Consumer-directed benefits (CDBs): This is my bread and butter, as it were. When you offer savings vehicles for medical expenses, you help employees tackle a major area of concern—healthcare expenses. This is a huge topic, but I’ll keep it short by saying that Health Savings Accounts (HSAs), healthcare Flexible Spending Accounts (FSAs), and other accounts can help employees pay for emergency healthcare expenses, reduce their out-of-pocket costs, create long-term savings and more. Read here to learn even more.
Benefits literacy: Investing in year-round benefits education can boost your employees’ understanding of their finances and money management. Again, it’s another massive topic, but one that I’m happy to go into. Recent research we conducted with 8Acre revealed employees who say they understand their benefits very well are significantly more likely to be satisfied with them. More than that, though, employees who understand their benefits very well also have more confidence in their ability to select the best options for themselves during open enrollment. Offering multiple ways to help employees make informed choices about their workplace benefits and take full advantage of the programs is crucial. When they know enough to select benefits that match their needs and circumstances, they can potentially save money in the long run.
Lifestyle Spending Accounts (LSAs): As an employer, you can create customized reimbursement accounts to target specific interests. For example, if you know your employees are highly interested in fitness, you can create a fund just to reimburse wellness activities, like gym memberships. LSAs are post-tax accounts funded by you, the employer, to focus on employee wellbeing—financial, social, emotional, physical. You can decide participation rules, what qualifies as an eligible expense, the allowance amount, and what documentation will be required for reimbursement. More than anything, LSAs are a flexible account type to help retain employees.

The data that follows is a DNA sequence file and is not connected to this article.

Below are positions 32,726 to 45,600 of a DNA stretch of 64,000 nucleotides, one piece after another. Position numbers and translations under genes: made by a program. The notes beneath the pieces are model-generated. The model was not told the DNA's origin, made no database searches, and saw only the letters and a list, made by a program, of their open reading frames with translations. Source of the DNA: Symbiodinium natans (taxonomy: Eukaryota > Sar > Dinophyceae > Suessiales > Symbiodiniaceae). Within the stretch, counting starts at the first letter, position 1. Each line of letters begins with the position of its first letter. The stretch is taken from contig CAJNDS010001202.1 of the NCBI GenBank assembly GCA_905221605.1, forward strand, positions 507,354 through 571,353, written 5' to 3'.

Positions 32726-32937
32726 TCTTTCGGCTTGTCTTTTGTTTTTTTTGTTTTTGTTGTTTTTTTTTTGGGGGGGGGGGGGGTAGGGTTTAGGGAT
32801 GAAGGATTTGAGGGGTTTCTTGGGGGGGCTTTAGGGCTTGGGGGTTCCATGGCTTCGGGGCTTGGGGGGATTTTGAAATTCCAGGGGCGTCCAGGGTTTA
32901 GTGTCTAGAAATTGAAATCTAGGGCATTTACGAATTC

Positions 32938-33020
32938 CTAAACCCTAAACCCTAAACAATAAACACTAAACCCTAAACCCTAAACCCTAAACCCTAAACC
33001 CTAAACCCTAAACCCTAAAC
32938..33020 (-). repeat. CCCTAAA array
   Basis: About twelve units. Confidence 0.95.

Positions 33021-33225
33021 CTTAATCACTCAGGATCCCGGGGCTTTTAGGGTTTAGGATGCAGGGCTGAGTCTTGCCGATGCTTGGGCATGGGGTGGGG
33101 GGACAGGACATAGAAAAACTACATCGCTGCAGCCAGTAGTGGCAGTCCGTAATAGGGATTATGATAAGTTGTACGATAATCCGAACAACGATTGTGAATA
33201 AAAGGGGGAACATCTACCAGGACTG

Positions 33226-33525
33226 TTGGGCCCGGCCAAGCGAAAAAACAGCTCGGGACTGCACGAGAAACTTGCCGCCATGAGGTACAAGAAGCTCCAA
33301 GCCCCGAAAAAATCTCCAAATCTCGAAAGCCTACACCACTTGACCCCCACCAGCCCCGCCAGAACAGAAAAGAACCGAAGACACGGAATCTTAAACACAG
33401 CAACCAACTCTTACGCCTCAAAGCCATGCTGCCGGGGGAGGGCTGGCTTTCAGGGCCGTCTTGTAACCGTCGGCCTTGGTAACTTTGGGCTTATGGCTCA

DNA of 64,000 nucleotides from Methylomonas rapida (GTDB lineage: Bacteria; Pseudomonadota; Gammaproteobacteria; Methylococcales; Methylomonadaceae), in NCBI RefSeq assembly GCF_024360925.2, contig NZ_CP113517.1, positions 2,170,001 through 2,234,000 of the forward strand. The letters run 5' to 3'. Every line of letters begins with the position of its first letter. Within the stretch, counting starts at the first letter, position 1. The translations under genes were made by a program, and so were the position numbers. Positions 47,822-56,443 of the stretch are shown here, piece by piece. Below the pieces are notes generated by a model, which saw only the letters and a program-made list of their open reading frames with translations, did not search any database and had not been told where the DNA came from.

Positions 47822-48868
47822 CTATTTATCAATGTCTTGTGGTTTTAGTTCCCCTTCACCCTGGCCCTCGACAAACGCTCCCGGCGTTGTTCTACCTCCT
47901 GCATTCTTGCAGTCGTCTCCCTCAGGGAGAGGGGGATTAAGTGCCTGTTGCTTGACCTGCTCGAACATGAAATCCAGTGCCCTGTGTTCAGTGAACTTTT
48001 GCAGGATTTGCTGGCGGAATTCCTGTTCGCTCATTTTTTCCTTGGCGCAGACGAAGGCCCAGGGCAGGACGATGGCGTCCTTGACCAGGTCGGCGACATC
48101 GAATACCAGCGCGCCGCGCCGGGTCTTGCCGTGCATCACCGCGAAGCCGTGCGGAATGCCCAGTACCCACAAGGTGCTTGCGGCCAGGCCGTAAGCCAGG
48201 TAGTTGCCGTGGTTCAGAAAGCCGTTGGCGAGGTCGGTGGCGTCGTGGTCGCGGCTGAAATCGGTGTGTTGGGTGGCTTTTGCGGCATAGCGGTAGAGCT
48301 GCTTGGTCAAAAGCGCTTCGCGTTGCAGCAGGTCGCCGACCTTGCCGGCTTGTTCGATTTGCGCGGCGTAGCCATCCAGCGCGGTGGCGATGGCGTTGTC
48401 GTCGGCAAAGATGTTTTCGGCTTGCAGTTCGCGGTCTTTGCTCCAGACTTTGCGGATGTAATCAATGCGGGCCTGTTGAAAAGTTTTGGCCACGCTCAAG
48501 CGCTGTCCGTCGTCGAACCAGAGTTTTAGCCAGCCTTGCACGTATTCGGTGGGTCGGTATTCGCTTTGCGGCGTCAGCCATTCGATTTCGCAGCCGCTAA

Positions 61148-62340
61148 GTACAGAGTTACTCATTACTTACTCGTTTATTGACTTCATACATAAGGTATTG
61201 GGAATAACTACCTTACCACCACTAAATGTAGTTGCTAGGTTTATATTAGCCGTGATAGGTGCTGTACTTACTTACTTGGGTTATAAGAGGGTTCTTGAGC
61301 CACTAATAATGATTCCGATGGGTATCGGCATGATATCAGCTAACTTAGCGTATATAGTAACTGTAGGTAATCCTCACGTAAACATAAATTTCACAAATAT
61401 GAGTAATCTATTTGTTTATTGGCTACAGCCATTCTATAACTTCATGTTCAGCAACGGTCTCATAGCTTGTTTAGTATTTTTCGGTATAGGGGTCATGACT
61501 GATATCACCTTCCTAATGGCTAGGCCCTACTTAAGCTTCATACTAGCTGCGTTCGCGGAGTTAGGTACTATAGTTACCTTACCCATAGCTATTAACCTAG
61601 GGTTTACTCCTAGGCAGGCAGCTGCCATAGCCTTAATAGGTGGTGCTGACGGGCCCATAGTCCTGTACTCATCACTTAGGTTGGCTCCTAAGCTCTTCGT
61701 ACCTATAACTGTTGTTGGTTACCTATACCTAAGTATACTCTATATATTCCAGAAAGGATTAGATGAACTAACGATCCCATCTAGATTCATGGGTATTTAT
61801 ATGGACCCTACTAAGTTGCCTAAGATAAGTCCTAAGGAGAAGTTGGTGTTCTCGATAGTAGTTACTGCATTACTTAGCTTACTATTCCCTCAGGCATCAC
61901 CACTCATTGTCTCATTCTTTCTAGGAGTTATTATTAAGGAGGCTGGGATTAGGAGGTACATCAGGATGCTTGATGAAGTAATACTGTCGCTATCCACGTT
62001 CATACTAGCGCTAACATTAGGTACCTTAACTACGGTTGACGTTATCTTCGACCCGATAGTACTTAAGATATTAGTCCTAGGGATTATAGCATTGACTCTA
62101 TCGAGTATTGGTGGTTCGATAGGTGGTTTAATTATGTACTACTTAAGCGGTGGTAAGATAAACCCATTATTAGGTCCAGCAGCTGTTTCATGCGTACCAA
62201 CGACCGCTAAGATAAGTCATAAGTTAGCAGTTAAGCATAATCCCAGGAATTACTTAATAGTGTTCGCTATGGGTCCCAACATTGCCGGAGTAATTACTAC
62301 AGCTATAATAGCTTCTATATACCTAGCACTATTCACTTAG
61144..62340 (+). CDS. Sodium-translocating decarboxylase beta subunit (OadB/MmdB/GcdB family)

You have the power to make a difference
I hope the five ideas above got you fired up. And that’s just the start. When you select a benefit to roll out, there are ways to truly make the juice worth the squeeze.
Your current benefits offering may solve the challenges they are facing. If so, remember to lean on your benefits partners to help you adjust your plan design to provide more support in areas your team members need it most. If you have some gaps, tell partners about your specific items of concern and they may be able to offer up new things to try. Who knows, they may even be ready to roll out a new feature that would wow your workers. You have to ask to find out.
And don’t forget to engage smarter. This last step is essential. When you announce your new benefit, remind everyone in your organization about how you heard their concerns. They spoke and you listened, but if you don’t remind them you may not get the credit you’re due. Meet them where they’re at and tell them how you found specific ways to support them—even if it’s not the raise they hoped for. Use tactics like these:
Show them the math and how the benefit creates real financial support
Highlight the big ideas and how they can use the benefits
Use a multi-channeled approach—company newsletter, postcards, lunch-and-learns—to blast out your messages
Engage year-round with plenty of opportunities in townhalls or team meetings to listen to concerns and demonstrate actions
You’re now equipped with several tangible ways to help people fight back against reduced purchasing power. By using some of the benefits mentioned above, you’ll be helping the stretch a paycheck and save for the future. Your thriving organization awaits.
Need some extra help with implementing these programs in your organization?
HealthEquity can help with the expertise and proven best practices to help you empower your employees. You’ll get side-by-side help from knowledgeable people so you can provide meaningful support for employees at any income level or from any background.
HealthEquity does not provide legal, tax or financial advice.